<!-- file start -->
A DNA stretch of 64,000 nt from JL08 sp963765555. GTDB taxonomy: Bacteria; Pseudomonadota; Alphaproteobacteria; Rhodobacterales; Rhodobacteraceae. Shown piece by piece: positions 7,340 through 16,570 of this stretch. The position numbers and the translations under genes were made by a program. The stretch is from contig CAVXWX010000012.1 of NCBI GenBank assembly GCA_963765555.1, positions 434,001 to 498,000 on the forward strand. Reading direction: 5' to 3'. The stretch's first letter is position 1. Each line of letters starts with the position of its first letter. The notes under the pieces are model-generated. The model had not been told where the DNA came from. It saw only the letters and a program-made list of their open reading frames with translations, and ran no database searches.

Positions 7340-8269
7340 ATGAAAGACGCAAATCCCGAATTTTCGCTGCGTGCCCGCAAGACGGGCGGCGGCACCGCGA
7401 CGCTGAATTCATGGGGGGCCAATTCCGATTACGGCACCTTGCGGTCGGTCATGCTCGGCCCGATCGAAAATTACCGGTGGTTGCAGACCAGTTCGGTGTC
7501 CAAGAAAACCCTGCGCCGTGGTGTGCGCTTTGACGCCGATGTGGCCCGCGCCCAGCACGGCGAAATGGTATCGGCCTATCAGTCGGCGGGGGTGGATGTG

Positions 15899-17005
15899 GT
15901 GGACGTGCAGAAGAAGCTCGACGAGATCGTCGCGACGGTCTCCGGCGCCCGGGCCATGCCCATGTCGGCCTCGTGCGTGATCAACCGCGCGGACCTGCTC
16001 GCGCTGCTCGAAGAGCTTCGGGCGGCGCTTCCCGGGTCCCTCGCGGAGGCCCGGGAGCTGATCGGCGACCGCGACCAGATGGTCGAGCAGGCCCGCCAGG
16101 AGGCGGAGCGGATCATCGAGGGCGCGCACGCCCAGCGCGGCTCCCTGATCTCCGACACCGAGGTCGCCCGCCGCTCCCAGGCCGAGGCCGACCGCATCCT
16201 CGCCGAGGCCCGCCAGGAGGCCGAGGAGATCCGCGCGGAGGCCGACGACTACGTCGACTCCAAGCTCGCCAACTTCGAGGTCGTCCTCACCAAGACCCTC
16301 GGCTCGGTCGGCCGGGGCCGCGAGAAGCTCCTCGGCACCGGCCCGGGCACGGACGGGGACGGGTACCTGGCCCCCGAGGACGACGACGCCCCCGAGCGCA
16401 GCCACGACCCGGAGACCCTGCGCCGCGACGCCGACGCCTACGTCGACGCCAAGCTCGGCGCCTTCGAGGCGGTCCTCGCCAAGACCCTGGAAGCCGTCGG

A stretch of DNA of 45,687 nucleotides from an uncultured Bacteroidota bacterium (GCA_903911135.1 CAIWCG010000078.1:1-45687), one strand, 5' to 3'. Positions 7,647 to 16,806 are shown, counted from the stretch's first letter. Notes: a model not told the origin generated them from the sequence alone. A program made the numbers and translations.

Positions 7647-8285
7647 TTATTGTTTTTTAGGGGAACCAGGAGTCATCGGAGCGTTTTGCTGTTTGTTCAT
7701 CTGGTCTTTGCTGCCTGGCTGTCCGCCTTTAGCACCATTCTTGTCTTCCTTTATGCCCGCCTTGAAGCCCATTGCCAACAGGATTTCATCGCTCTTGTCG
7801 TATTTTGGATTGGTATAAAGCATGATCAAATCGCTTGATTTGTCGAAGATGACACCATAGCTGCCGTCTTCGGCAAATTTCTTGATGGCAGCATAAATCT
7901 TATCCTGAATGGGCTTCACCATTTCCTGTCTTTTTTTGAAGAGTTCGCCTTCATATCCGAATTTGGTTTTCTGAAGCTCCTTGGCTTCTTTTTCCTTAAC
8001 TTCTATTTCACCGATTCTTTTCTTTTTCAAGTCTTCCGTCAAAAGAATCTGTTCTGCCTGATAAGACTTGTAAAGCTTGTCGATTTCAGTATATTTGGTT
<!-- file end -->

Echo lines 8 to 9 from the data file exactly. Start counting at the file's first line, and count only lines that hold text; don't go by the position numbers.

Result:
15901 GGACGTGCAGAAGAAGCTCGACGAGATCGTCGCGACGGTCTCCGGCGCCCGGGCCATGCCCATGTCGGCCTCGTGCGTGATCAACCGCGCGGACCTGCTC
16001 GCGCTGCTCGAAGAGCTTCGGGCGGCGCTTCCCGGGTCCCTCGCGGAGGCCCGGGAGCTGATCGGCGACCGCGACCAGATGGTCGAGCAGGCCCGCCAGG